Family sues airline after it 'lets passenger die' on board flight

Ruth Doherty

A family is suing Emirates after revealing shocking details of their mother's death on a flight.

Carol Wilson, 70, suffered a heart attack while flying from Dubai back to her home in Houston, US, with her son Shawn Carriker - who claims the crew did nothing to help save her.

Her family alleges that the flight crew failed to provide adequate medical assistance in the crucial moments following Carol's heart attack.

'Emirates Airlines really let my mother die on that flight,' said daughter Tamala White. 'It was horrible.'

Mrs White said that her mother had visited the toilet shortly before the plane's landing but failed to return. A flight attendant called Mr Carriker over to knock on the door, but there was no response.

'When they opened the door they found my mother slumped over and unconscious with her eyes rolled to the back of her head,' Mrs White said.

'Her pants were pulled down. My brother had to dress my mother. She was gasping for air.'

Mr Carriker attempted to move his mother out of the bathroom but struggled as she was 'dead weight'. He claims the crew did not immediately offer to help him.

Eventually a male flight attendant helped move her onto the floor in the middle of the aisle and handed Mr Carriker an oxygen mask, but allegedly did not assist in putting it on.

The family claims that the crew did not perform CPR, did not announce a medical emergency and that no defibrillators - which the airline states it has on its planes - were brought out.

Still unconscious, the crew moved Carol Wilson to a jump seat and strapped her in for landing.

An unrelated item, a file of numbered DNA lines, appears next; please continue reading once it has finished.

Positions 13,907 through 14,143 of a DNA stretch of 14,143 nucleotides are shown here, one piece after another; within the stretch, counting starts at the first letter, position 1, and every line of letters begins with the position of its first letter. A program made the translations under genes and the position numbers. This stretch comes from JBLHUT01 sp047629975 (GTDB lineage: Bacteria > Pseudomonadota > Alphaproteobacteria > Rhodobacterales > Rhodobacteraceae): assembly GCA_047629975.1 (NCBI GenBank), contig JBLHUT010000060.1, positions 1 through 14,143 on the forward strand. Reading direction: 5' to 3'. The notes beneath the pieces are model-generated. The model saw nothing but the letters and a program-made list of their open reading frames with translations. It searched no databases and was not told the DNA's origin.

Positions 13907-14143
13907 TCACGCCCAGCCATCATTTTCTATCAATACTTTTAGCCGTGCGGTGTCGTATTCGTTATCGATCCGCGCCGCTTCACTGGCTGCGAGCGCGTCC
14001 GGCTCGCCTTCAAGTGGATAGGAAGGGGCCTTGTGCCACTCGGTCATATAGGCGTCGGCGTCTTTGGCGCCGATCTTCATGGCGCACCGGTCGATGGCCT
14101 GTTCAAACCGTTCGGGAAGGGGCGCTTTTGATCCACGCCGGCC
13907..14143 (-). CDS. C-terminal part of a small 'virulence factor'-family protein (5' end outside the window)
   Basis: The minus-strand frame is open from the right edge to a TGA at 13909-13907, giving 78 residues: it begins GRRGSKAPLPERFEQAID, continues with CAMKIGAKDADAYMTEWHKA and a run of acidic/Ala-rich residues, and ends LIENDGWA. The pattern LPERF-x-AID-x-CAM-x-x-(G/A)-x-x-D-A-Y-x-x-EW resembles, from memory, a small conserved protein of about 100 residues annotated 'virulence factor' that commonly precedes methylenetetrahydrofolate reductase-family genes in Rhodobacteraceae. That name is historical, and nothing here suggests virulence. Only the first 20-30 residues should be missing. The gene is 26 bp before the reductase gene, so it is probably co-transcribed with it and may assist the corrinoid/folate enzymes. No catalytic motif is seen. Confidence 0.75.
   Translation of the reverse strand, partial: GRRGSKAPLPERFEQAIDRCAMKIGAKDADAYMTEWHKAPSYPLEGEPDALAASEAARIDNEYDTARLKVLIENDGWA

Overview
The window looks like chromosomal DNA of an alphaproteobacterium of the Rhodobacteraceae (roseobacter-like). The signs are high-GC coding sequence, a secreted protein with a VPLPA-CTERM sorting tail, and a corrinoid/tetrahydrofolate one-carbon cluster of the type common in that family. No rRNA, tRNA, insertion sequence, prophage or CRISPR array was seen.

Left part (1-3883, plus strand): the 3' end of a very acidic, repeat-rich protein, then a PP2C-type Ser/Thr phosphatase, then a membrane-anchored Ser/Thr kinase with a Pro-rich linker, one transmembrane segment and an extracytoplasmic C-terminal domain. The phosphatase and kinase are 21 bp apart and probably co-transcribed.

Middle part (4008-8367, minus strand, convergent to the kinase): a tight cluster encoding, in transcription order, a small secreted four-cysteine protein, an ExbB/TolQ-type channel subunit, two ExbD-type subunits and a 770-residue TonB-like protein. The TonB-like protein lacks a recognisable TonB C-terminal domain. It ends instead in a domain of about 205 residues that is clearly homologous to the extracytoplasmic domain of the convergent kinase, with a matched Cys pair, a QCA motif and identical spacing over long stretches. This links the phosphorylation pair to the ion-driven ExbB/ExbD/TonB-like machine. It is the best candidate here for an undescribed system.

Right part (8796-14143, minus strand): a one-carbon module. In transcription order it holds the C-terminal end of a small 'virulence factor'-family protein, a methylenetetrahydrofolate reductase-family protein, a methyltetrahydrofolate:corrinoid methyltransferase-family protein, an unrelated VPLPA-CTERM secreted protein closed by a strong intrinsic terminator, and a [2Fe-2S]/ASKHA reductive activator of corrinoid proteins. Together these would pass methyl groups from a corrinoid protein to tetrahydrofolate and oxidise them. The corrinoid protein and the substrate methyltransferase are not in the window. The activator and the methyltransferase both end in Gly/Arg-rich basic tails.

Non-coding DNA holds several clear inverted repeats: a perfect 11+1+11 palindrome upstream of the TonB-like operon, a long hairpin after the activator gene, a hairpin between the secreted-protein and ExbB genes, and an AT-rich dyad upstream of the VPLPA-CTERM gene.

But, after touching down, the crew allegedly let all the other passenger off the plane first before letting paramedics on board.

'No type of means of life support was used to assist my mother. They just let her die,' Mrs White said.

'By the time we landed – and they let the people off the plane first and then they let paramedics on the plane – it was too late.'

Mrs White, who was waiting in the terminal to meet the flight, said she was receiving frantic calls from her brother saying 'she's not breathing, what should I do?'.

She said that Emirates staff wouldn't tell her what was going on, instead handing her a phone number. Frantic, she approached police officers for help.

Meanwhile paramedics had performed CPR and Ms Wilson was taken to a local hospital, where she was pronounced dead.

Lawyer Kerry Guidry has filed a lawsuit on behalf of the family at US District Court in Texas, with a court date set for 19 September.

'There's policies and procedures in place when a medical emergency arises and Emirates failed to follow those policies and procedures and that contributed to Carol's death,' Mr Guidry said.

'She suffered cardiac arrest. The first seven to 10 minutes are critical in cardiac arrest, and they (Emirates) did nothing, and that's what we believe led to her death.'

Carol had no previous existing medical problems.

Mrs White said that the airline has not contacted the family to offer remorse or sympathy.

Emirates denies the allegations and says that the investigation into the incident is ongoing.

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